It is easy to see that Montag is being influenced by Clarisse to actually think and question. Further in this section Montag begins to question if he is doing the right thing, “...was it always like this? The firehouse, our work? (31). From these, we as readers can see that Montag is changing from being emotionless, to what we count as ‘human’ today.
After meeting Clarisse, Montag’s perspective about his society changes from blind acceptance to one of reckless ambition and skepticism. After Clarisse asks Montag if he is happy, Montag realizes that he is not. The narrator describes that “He felt his smile slide away, melt, fold over and down on itself like a tallow skin [...] Darkness. He was not happy. He was not happy” (Bradbury 12).
But as the story continues, he begins his transformation. Montag meets a young girl named Clarisse, who opens up his eyes to the problems of society. He is then broken down into basically nothing as he questions society and even his own life. He faces many obstacles and risks of getting caught along the journey. But he ends up as a phoenix, after he is reborn from his previous life as a firefighter.
As Montag lives through many affairs, he becomes further audacious, cognizant, and nonconformist. In Fahrenheit 451, Guy Montag develops as an adventurous protagonist when he experiences many conflicts in the road of trials. For example, Mildred calls the department informing them about the hidden books in their household, consequently, Beatty drags Montag to his house to burn it. ‘“Why,’ said Montag slowly, ‘we’ve stopped in front of my house’” (Bradbury 106). Thus, Montag stands up against Beatty and fights courageously for his life as well as for the safety of books.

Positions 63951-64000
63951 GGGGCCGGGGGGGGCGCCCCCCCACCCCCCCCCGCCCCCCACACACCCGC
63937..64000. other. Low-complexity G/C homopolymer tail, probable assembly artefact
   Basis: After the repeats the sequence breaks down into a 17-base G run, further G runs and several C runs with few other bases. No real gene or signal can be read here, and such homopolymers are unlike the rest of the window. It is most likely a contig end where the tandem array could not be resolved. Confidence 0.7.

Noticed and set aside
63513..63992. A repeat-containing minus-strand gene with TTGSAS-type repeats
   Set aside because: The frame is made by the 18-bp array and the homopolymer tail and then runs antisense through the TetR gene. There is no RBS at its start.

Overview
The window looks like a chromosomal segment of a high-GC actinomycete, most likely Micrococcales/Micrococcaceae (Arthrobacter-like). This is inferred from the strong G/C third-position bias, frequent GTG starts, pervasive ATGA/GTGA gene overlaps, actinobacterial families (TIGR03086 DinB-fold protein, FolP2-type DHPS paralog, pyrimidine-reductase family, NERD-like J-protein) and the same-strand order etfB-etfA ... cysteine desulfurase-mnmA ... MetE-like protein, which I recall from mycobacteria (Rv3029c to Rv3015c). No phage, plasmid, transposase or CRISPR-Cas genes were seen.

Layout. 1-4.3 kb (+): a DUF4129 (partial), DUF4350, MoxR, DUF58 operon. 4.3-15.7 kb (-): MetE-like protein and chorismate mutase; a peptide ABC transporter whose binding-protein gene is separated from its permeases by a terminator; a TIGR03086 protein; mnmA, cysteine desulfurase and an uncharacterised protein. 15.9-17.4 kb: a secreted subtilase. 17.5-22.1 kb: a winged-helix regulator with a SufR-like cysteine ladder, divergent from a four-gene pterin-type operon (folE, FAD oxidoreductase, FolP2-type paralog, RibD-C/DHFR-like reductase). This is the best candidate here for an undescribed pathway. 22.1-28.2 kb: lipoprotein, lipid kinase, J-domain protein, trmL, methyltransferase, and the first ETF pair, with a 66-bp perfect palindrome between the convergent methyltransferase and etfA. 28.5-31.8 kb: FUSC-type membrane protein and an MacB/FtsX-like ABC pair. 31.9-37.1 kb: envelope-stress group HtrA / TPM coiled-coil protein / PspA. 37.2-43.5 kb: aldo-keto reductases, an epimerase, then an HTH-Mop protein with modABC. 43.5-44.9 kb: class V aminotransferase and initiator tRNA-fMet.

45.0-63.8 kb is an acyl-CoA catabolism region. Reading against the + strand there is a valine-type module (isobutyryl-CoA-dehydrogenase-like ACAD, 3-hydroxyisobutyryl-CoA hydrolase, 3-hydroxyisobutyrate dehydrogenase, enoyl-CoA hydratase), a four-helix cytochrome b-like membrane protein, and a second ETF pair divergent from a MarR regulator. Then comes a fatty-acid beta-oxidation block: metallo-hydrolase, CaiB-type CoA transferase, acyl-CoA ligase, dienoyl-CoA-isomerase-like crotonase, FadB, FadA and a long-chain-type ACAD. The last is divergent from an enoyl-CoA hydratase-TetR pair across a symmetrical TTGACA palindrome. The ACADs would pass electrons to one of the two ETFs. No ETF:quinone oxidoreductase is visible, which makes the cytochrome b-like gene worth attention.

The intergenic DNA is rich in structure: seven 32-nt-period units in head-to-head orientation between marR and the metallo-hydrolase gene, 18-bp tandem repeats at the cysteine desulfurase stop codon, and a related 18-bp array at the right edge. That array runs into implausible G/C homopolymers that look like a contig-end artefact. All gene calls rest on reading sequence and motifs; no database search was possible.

And in addition, it seems like Gerta is as happy as can be when they all escape to the other side of the wall. The theme of this story is definitely gaining freedom. This story is overall about a family that is being held apart, due to Gerta, Fritz, and their mother being held on the East side of the wall. And all anybody wants in this story is get back to being able to decide on their own what they wanted to do for the day, in other words, they want their lives back, they want to gain back their
The author is leaving a mystery by the subtle way of ending the story with a question mark. The main point of this passage is that the mother is giving her daughter advice at all time about everything. She tells the girl about life, men, cleaning, cooking, and keeping up her reputation with one admonishment after another. Even though the place is not mentioned, the rhythm of the words and the specifics of the girl 's life make us think that the story takes place in the West Indies. The mother worries that the current behavior of the girl will probably lead her to a life of promiscuity; even though the girl doesn’t seem to have reached
The dialogue helps the reader understand the theme because it shows the character's perspective in the novel. Another way the author shows the lesson is using description. For example, “Get away from my granddaughter! Grandfather stood in the doorway in his nightshirt, his rifle aimed at the heart of the man who hit me”(144). This is significant because the author is describing the event of Grandfather trying to protect Mattie.
Which means the story is narrated in the main character’s point of view. Everything in the text is interpreted as how he experienced the actions. He can be sarcastic at times e.g. when he describes how old Mr Lynch is, he said: Mr Lynch was so old he had washed dishes as the Last Supper. The main theme in the text is death.
The story gives him a sense of purpose. He says that before he hears this story the whole thing seemed like “nightmares” (144). As such, motivation cannot be imposed from without, it springs from within out. And it is like a pulp that is suddenly lit; Ben says about his experience, “It was like coming in out of dark. When I started, it was dark, there were shapes and things but nothing was clear.